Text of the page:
Press Notice No. 8 of Session 2004-05, dated 18 March 2005
MINISTRY OF DEFENCE: BATTLEFIELD HELICOPTERS (HC 386)
Mr Edward Leigh MP, Chairman of the Committee of Public Accounts, said today:
"It is simply disgraceful that the MoD has spent a quarter of a billion of taxpayers' money on the botched procurement of 8 Chinook helicopters that cannot be flown because MoD can't determine if they're safe. This is one of the worst acquisitions seen by my Committee.
MoD urgently needs to work out whether the helicopters can be made fit for operations and how much this would cost the public purse, or whether there is any other good use for the helicopters aside from breaking them up for spares.
The Committee was pleased to see, though, that the Joint Helicopter Command has brought clear benefits, reducing the unnecessary duplication of capabilities across the three services when deployed on operations. MoD should now do more to harmonise training practices, examine whether the Army's leaner command structure should become the norm, and look at the value of introducing a single organisation for assessing airworthiness."
Mr Leigh was speaking as the Committee published its 8th Report of this Session, which examined the scope for increased harmonisation in battlefield helicopter support and training; helicopter and equipment shortages; and the procurement of the Chinook Mark 3 helicopter.
In October 1991 the battlefield helicopters of the Royal Navy, Army, and Royal Air Force were brought under a single "Joint Helicopter Command". The Joint Helicopter Command is responsible for training, standards, doctrine, and support for operations. In April 2004, the Department had an overall fleet of 357 battlefield helicopters to operate in support of land, amphibious, and Special Forces' operations.
The Committee found that the formation of the Joint Helicopter Command has avoided the duplication that occurred when the three services deployed their helicopters separately; for example 40% too many helicopters were deployed in Bosnia in 1996 because capabilities were duplicated between the services. The Department can further harmonise training practices and should review whether there should be a single body responsible for airworthiness rather than the three separate arrangements currently used. There are also striking differences in the command structures of the Royal Air Force and Army. In Northern Ireland it takes 77 RAF officers to run 17 helicopters while the Army has 38 officers to run 34: the Department should consider whether the leaner Army command structure should set the pattern for harmonisation.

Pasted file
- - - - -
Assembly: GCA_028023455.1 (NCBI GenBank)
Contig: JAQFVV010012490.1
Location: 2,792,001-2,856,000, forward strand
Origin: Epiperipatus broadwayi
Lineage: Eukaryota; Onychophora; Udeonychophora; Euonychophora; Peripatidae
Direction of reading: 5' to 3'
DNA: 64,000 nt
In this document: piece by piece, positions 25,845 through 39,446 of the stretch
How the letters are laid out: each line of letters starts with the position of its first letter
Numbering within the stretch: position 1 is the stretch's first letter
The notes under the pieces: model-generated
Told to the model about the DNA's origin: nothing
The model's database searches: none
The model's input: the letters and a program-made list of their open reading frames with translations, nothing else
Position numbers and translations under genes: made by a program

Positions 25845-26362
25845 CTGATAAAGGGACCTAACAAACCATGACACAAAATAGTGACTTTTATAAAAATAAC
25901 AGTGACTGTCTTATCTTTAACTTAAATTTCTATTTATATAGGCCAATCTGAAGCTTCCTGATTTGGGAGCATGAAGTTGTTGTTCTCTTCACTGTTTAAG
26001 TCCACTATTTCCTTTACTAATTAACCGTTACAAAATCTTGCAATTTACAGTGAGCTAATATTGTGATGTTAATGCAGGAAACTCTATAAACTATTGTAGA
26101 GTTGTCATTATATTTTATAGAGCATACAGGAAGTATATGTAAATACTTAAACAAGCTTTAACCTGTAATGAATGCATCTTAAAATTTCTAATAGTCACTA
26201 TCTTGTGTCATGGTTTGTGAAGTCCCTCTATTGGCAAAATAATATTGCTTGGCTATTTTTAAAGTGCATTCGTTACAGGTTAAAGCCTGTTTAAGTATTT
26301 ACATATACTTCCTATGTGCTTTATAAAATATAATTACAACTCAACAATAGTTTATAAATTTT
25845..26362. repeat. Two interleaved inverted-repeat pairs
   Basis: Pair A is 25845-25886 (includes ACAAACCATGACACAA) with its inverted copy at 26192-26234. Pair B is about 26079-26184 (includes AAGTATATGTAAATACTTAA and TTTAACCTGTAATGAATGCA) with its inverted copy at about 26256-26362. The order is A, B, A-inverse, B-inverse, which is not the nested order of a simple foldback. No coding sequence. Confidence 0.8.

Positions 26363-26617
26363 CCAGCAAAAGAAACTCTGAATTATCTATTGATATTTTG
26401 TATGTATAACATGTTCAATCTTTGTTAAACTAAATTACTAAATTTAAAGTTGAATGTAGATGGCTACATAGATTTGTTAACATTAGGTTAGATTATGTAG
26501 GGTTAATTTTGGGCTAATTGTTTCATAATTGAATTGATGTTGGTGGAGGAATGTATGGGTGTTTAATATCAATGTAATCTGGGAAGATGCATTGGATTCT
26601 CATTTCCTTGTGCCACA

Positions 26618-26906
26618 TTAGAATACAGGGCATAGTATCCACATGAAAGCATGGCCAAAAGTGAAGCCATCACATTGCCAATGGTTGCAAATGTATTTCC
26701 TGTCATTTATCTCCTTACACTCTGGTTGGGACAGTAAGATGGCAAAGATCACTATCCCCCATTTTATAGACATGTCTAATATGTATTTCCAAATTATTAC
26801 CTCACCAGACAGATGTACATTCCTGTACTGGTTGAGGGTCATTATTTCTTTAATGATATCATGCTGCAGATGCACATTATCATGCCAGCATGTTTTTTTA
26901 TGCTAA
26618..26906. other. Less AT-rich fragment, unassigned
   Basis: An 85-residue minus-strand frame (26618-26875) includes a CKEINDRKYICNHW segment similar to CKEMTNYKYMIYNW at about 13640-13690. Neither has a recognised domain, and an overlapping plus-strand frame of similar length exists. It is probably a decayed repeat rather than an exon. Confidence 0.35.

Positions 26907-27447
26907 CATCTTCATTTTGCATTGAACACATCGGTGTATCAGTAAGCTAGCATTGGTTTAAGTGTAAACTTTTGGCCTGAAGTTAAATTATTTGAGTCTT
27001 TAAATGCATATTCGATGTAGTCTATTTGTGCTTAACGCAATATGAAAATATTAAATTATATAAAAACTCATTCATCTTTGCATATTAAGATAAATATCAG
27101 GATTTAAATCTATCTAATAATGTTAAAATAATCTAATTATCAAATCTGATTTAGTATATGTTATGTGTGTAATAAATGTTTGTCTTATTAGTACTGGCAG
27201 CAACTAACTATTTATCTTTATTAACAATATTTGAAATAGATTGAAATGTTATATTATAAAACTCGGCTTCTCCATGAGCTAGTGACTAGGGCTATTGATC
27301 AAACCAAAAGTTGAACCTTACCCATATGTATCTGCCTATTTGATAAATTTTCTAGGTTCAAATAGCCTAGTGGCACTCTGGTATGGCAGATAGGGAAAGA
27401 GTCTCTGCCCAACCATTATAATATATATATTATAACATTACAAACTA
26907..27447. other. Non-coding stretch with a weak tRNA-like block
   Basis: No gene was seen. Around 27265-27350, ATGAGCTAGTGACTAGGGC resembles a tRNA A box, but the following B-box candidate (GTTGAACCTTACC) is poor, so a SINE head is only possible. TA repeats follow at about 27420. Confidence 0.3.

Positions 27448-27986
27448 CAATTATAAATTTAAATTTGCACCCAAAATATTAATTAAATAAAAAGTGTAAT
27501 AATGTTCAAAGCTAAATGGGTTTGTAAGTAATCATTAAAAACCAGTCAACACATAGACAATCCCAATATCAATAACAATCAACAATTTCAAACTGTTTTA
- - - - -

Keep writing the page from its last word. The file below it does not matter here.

As regards the number of helicopters, there remains an alarming gap, 20% to 38%, depending on how it is measured, in the numbers of helicopters needed and those available. The Department is no longer proposing to fill this gap and this will potentially increase risks, including the risk of overstretching equipment and pilots.
The gap in helicopter numbers has been exacerbated by the fact that the Department cannot use 8 Chinook Mark 3 helicopters purchased in 2001. The Department failed to specify what its requirements were for independently validating the manufacturers' software codes and cannot assure themselves that the helicopters can fly safely. Only 45 of 100 'essential elements' set out in the Department's requirement were actually specified in the contract. This was one of the worst examples of equipment acquisition that the Committee has seen.
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